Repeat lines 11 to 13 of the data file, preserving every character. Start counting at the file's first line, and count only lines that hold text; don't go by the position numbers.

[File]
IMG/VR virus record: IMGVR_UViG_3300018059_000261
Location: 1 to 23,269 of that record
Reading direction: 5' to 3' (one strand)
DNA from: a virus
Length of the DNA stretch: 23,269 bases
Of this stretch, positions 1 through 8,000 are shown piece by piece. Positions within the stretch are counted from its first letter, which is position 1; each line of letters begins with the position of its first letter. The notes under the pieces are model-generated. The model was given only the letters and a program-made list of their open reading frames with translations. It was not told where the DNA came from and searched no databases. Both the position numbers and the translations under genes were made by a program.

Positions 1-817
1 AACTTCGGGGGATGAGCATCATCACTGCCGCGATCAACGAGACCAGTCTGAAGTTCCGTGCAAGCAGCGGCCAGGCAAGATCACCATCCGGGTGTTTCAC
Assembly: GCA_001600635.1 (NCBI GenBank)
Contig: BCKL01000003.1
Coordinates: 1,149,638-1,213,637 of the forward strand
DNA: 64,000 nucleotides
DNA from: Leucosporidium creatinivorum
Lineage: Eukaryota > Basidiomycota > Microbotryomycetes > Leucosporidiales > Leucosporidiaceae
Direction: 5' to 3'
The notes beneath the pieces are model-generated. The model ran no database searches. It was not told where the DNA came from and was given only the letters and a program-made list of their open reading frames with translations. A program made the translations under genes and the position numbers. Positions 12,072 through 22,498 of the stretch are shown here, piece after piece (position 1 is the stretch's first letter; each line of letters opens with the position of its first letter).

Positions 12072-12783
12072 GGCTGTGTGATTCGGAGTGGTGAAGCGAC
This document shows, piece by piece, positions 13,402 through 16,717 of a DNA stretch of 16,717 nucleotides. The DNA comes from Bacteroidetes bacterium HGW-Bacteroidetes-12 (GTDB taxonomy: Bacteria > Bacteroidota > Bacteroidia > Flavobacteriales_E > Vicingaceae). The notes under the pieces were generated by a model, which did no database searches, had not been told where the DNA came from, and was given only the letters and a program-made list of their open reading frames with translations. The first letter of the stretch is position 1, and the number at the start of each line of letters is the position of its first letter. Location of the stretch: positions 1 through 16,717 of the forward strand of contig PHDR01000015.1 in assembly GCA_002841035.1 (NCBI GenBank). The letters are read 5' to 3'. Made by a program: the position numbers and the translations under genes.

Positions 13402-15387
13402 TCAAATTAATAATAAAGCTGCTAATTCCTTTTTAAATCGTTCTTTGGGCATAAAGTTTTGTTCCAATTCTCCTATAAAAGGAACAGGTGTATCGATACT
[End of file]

Coordinates: 1,149,638-1,213,637 of the forward strand
DNA: 64,000 nucleotides
DNA from: Leucosporidium creatinivorum